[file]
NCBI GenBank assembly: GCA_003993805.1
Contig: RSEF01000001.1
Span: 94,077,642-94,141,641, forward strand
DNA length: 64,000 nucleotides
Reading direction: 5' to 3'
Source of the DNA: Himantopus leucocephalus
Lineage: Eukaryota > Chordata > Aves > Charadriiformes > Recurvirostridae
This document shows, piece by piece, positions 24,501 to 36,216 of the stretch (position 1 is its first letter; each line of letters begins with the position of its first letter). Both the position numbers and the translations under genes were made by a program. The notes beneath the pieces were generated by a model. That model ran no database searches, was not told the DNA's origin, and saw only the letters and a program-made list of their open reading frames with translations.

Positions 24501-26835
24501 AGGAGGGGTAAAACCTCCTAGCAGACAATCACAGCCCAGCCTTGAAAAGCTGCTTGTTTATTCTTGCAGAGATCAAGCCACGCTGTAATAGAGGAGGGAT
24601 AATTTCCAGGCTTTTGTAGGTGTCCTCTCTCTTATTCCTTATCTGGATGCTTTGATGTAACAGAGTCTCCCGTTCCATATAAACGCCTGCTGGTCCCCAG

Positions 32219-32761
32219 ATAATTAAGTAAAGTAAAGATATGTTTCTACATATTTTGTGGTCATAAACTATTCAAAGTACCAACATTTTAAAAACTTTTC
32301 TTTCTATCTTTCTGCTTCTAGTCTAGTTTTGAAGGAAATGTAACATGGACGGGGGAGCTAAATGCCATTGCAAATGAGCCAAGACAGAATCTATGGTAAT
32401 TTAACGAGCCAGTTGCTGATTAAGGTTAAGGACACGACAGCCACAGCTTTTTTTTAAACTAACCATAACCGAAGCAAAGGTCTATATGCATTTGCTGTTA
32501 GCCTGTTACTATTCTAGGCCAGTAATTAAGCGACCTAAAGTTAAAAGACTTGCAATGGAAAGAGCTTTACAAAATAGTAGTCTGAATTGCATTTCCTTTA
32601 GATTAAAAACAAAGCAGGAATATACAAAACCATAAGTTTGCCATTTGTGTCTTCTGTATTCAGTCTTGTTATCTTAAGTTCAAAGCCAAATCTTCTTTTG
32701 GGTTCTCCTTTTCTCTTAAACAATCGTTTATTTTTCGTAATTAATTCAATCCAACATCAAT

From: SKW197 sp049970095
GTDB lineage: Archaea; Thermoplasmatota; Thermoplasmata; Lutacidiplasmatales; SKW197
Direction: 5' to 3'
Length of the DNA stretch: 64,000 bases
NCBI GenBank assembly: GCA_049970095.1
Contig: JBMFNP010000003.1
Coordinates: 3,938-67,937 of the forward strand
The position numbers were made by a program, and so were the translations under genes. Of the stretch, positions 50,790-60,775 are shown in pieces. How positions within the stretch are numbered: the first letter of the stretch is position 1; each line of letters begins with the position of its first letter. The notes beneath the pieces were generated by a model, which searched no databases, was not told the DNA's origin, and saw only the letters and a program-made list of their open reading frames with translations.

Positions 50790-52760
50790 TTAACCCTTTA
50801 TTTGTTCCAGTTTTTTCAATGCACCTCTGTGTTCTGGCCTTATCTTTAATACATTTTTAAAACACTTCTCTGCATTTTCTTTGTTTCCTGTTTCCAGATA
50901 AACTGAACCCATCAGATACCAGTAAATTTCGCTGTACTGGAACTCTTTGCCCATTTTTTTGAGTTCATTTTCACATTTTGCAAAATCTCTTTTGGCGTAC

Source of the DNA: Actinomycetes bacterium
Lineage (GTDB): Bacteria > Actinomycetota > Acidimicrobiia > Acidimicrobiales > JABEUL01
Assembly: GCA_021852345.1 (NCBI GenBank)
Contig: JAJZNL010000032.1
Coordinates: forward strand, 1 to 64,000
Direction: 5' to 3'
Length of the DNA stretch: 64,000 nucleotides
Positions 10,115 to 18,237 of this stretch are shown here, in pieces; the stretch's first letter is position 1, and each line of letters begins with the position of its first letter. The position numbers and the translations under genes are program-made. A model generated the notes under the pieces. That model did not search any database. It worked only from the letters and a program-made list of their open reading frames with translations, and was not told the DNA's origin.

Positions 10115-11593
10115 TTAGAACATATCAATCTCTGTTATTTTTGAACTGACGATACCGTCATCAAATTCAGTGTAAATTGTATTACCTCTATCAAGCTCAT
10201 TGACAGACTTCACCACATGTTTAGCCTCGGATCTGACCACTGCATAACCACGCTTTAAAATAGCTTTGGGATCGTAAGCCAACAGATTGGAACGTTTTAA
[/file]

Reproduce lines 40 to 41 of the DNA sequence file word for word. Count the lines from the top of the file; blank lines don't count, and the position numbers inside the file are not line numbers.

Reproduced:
10115 TTAGAACATATCAATCTCTGTTATTTTTGAACTGACGATACCGTCATCAAATTCAGTGTAAATTGTATTACCTCTATCAAGCTCAT
10201 TGACAGACTTCACCACATGTTTAGCCTCGGATCTGACCACTGCATAACCACGCTTTAAAATAGCTTTGGGATCGTAAGCCAACAGATTGGAACGTTTTAA